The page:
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'Cell' phones now a problem in Arkansas

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'Cell' phones a problem in Arkansas

Mara Leveritt reports that the Arkansas Department of Correction confiscated 277 contraband cell phones in prison units in 2010, about a quarter of them in the Varner Unit, which operates the top security Supermax Unit. Leveritt sought the information following reports that Georgia inmates had coordinated a work stoppage with hidden cell phones.

It's a felony for an inmate to possess a cell phone and for someone to supply one to a prisoner. Spokeswoman Dina Tyler said: "Cell phones are probably the biggest security threat we face. Inmates want cell phones so they can have conversations that aren't recorded ... conversations that are out of our earshot. And that's not because they don't want us to hear about Aunt Betty's painful gout or Uncle Bill's tendency to drink too much.

"It's because they don't want us to hear what they are planning. Cases in point: our last three escapes were orchestrated with cell phones, including the 2009 escape from Cummins. Cell phones and inmates are a dangerous combination."Beebe's blackbirds


When thousands of blackbirds fell dead New Year's Eve over Beebe, it became an international sensation. It was a slow news time. And, well, it was weird.

Columbia Journalism Review rounded up the headline funny business the bird story generated and various angles on the story taken by media outlets. Mentioned prominently was KATV in Little Rock, which had a segment featuring calls to the Beebe police dispatcher that night. A sample exchange between the calm dispatcher Mary and a concerned citizen:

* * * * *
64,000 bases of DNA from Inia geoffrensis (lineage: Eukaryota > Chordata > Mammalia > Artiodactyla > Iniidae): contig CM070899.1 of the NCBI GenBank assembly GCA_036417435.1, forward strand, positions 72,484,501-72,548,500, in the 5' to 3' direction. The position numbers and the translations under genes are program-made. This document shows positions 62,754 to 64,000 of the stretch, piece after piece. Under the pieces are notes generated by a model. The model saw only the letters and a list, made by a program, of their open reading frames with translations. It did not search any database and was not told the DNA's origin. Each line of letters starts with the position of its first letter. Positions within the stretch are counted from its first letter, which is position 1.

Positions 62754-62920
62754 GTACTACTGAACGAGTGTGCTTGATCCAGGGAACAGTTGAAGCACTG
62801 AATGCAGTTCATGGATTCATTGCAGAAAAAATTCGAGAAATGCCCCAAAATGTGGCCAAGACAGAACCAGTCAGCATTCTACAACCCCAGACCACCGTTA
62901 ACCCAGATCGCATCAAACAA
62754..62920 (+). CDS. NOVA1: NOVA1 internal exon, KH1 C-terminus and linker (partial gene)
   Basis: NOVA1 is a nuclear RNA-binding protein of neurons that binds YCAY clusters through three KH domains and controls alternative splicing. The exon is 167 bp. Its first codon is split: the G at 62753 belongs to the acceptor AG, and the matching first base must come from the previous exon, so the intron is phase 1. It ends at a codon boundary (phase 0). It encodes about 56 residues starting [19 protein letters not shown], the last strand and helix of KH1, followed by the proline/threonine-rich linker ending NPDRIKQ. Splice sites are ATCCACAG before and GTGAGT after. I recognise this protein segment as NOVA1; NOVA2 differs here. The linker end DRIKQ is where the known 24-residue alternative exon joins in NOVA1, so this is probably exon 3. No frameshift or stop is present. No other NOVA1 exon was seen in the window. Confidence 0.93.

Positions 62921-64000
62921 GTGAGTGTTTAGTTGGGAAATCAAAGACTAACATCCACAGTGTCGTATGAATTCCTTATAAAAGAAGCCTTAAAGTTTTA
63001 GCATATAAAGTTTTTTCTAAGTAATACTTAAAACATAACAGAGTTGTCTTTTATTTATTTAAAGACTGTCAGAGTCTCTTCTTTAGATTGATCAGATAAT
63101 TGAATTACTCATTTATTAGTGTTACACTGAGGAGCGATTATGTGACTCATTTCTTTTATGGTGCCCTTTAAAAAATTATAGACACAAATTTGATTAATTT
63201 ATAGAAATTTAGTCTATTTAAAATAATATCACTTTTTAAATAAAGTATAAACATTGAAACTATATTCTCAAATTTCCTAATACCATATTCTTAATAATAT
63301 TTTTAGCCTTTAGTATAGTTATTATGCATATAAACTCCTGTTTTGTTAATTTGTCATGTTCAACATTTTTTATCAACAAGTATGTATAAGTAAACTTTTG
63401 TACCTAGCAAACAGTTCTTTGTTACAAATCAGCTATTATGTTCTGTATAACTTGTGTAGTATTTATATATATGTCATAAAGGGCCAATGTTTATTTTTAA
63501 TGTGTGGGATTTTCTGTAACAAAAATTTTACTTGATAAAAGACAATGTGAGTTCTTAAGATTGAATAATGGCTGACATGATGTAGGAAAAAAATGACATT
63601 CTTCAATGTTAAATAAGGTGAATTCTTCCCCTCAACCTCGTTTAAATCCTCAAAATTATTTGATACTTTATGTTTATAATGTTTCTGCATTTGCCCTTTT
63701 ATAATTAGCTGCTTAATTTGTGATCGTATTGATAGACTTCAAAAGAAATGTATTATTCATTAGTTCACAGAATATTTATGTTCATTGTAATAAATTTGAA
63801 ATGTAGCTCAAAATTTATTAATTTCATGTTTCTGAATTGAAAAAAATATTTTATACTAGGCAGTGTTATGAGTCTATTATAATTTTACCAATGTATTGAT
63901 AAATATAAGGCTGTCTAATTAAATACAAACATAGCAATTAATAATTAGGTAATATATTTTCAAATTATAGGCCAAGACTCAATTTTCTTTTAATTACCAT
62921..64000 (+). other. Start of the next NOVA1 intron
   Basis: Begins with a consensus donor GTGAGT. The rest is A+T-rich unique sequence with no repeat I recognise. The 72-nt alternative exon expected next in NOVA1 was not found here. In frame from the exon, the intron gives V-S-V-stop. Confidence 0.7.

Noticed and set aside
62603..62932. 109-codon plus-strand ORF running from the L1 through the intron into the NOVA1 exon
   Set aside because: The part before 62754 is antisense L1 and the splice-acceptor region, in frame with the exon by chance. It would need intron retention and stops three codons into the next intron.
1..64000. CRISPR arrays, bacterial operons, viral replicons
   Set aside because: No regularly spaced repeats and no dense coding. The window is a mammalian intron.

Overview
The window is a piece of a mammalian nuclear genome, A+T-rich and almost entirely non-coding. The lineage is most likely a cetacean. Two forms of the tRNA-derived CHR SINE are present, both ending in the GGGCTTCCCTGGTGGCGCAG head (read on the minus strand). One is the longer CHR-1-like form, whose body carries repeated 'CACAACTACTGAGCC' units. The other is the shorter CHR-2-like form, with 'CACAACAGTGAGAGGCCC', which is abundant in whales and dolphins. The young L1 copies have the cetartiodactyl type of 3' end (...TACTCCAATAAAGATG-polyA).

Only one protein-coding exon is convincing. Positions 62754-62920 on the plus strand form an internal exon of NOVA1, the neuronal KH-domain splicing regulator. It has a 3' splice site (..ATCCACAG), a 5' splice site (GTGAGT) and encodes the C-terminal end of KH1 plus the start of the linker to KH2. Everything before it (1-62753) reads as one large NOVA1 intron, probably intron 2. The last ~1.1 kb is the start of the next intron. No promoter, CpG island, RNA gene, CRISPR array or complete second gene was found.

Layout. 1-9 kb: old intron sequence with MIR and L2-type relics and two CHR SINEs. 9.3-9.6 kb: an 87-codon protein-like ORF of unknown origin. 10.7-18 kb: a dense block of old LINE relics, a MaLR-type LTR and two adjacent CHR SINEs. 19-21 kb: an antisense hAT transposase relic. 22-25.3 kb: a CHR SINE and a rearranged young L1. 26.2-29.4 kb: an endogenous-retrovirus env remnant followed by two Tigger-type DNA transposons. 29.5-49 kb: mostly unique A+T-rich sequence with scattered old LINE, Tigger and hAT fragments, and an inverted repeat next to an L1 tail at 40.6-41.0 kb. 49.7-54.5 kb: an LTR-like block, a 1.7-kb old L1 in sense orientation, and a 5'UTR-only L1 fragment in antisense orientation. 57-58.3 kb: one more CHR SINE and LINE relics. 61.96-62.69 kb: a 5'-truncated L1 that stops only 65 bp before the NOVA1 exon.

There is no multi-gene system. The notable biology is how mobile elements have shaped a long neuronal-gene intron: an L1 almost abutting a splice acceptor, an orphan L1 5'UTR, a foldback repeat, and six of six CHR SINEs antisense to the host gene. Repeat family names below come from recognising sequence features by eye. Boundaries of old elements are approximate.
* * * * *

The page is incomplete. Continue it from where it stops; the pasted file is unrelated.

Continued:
Caller: "I don't know if this is silly or not but..."

Dispatcher: "You've got birds everywhere?"

Caller: "Yes."Organizing prison guards


Prison guard unions have become powerful political players in other states — California particularly — but have not existed in Arkansas until recently. But the American Federation of State, County and Municipal Employees started a chapter representing Arkansas prison guards about six months ago and it now has about 100 members, a tiny percentage of the workforce. But the union is already at work gathering information, somewhat to the bosses' discomfort.

For example, the union has learned that the state Correction Department doesn't automatically pay all overtime when incurred, instead doling out accumulated hours on an irregular basis, often quarterly. According to a recent accounting, guards systemwide were owed more than $10 million for holiday work hours and about $1.8 million for accrued overtime pay. Reportedly, some guards sometimes quit their jobs so they can be paid overtime accumulations, then apply for their old jobs again. The issue could become a subject for legislative discussions this year.

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